Business in the Front, Party in the Back
Heyd Fontenot's new paintings are not to be missed
By Andy Campbell,
1:00PM, Fri. Feb. 20, 2009
Heyd Fontenot's paintings are currently gracing the walls of Art Palace for a monographic show titled "Business in the Front, Party in the Back." Besides the clever title, a colloquialism for the common North-American mullet, the show is at once an adherence and a departure for Fontenot.
The paintings on display are a continuation of the artist's charming, subversive, and breathtaking rendering of naked friends/family/acquaintances. They peer and pose, resolutely owning their mortal coil. The nudes are squat and compact, like a horde of exhibitionist gnomes, drafted with a few self-confident lines. This is especially true of Fontenot's works on paper, which are clean and precise. No fussy figuration here. I prefer cuddly. No one who poses for Fontenot looks bad, which I only assume means that the artist is sincerely and completely invested in each of his subjects at the moment of, perhaps, their greatest vulnerability.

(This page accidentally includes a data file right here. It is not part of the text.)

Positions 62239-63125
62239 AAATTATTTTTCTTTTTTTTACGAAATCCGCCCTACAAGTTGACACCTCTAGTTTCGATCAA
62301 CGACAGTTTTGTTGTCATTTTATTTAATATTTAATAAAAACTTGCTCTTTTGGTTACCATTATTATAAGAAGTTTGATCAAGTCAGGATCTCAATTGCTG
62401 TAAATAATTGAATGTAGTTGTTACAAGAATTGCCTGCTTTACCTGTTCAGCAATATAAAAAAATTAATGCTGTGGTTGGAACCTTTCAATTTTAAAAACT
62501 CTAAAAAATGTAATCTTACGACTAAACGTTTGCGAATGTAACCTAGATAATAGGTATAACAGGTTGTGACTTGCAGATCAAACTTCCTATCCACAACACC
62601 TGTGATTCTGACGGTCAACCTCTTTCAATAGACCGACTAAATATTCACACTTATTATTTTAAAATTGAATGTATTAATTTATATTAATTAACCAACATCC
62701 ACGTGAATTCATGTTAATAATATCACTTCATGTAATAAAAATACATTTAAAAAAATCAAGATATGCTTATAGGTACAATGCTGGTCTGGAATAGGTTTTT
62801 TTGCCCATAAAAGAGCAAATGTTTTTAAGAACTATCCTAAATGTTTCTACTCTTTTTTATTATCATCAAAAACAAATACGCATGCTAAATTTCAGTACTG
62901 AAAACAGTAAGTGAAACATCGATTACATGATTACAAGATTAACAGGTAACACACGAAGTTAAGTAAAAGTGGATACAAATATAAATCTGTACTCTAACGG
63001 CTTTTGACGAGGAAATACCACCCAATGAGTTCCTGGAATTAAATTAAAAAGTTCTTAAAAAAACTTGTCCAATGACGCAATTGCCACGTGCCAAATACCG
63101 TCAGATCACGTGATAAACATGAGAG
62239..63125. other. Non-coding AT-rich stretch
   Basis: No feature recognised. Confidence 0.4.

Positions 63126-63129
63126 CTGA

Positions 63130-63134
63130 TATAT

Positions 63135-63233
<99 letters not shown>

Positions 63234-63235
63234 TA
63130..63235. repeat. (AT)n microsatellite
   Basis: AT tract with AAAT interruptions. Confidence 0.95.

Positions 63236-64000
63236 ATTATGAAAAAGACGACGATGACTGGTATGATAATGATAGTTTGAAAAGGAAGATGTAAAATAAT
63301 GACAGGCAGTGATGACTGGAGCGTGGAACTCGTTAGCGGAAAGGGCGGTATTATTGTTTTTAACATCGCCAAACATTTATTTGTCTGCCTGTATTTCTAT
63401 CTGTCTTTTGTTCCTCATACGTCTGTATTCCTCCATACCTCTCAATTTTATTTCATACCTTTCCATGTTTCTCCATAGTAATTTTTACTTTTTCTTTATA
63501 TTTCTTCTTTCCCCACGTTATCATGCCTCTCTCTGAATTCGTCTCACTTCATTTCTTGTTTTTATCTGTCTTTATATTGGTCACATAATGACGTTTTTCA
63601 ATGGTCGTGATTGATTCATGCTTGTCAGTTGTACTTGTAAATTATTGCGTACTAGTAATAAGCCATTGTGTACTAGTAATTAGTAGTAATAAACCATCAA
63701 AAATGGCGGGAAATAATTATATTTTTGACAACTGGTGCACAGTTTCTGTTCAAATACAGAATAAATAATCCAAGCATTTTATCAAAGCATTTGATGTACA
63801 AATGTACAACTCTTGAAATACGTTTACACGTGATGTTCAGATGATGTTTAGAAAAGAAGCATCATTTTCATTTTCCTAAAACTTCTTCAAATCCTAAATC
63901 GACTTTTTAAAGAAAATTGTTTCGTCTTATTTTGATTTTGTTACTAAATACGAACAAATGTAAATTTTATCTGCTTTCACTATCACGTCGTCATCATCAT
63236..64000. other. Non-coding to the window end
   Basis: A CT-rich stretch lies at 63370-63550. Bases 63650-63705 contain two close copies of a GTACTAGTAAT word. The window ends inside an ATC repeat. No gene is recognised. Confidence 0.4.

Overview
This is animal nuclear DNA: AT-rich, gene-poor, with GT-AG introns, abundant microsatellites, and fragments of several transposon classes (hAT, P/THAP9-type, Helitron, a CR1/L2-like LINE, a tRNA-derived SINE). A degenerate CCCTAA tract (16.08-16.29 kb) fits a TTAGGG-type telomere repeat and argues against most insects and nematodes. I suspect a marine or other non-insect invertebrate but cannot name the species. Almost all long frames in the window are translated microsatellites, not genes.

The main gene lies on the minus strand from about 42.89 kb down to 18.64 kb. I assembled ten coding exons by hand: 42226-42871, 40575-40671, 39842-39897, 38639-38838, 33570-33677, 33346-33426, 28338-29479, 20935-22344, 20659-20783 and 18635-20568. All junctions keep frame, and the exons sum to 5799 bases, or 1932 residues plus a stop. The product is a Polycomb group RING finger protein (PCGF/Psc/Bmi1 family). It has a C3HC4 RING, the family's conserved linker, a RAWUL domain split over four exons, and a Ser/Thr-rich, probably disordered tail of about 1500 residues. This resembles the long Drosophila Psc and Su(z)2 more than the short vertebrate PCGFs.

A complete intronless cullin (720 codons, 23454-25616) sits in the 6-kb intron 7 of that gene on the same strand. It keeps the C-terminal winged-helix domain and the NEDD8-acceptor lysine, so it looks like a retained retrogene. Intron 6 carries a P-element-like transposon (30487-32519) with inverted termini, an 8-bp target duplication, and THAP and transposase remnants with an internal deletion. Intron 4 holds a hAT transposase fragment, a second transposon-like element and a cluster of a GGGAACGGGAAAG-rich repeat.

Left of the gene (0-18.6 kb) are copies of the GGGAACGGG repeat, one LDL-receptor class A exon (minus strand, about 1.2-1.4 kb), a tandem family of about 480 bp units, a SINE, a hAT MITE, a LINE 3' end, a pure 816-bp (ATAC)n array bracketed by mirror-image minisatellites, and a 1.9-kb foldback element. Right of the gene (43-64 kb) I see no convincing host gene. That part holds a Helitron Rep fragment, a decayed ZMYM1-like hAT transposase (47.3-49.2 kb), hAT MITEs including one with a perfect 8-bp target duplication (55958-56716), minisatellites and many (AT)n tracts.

And yet, the figures in the Art Palace show, familiar faces that pop in and out of Fontenot's works, are plopped within a completely unfamilar context, existing in a turpentine wasteland of Easter-egg coloration. The little nudes are juxtaposed with one another, but this time around in darker combinations. They are no longer the dionysian revelers but something more akin to ghosts in limbo. It's a welcome change for the artist, whose previous work sometimes bordered on kitsch. And you know I loves kitsch! But kitsch be banished! These canvases and drawings feel meatier and messier. And that's a good thing.
But if that scares you, know that there is still whimsy in the show. The aformentioned drawings are always light, and Fontenot is diplaying a small bookshelf of 10 thin volumes that correspond to watercolor portraits, each book sporting a hand-painted spine. Simple, delicate, and remarkable.
"Business in the Front, Party in the Back" is open until March 11th, at which point the artist will turn his focus to the upcoming 2009 Texas Biennial. Below is a video of curator Michael Duncan conducting a studio visit with Fontenot.